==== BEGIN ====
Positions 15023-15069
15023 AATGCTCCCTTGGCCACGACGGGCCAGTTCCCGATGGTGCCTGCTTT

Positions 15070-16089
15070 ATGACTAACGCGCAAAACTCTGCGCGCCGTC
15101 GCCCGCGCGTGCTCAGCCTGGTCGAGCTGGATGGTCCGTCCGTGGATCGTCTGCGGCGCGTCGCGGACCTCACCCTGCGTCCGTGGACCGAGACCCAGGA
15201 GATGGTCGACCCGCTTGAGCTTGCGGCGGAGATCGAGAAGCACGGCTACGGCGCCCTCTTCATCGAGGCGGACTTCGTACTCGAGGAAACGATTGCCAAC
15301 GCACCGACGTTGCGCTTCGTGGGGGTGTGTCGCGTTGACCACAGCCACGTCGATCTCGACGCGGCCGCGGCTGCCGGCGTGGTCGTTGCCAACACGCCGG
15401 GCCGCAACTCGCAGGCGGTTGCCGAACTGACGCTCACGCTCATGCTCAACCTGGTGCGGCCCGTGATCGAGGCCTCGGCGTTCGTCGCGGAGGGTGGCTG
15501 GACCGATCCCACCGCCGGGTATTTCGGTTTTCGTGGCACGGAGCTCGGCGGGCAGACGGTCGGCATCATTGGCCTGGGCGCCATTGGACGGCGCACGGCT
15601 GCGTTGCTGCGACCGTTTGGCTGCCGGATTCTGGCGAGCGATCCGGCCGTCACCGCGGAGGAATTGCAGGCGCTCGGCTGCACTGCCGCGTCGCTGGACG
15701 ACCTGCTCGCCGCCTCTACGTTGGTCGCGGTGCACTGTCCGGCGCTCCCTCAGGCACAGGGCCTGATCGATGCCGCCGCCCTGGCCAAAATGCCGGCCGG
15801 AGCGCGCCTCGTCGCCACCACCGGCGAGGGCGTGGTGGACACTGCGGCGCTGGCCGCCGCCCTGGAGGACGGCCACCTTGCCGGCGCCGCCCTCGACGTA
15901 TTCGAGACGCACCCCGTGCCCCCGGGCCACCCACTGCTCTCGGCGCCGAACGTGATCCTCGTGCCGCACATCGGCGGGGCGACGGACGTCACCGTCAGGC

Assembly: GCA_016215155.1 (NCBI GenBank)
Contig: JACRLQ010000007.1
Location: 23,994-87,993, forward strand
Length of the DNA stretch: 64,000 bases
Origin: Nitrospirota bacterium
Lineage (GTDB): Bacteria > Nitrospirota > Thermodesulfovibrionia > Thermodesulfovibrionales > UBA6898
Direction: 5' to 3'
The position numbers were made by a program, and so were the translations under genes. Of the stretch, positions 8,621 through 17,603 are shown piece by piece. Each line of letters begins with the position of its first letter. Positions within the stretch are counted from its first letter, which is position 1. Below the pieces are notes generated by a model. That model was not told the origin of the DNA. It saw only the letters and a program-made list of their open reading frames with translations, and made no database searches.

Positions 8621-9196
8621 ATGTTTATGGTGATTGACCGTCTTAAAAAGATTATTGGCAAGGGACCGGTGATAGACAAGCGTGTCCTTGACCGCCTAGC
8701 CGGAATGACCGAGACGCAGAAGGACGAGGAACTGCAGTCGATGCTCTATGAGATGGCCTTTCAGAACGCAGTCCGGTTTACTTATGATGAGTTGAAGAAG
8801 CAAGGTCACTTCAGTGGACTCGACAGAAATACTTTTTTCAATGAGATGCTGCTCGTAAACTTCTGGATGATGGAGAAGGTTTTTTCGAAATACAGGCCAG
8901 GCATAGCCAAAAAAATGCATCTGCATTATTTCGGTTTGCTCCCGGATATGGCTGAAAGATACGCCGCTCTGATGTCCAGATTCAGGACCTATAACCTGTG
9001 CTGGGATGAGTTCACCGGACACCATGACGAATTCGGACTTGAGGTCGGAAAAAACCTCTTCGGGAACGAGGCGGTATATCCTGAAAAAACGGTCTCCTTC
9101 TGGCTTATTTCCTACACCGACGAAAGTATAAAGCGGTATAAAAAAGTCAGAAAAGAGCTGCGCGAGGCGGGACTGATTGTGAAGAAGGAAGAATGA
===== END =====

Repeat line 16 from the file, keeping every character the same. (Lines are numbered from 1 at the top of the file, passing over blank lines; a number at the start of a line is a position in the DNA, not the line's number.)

Location: 23,994-87,993, forward strand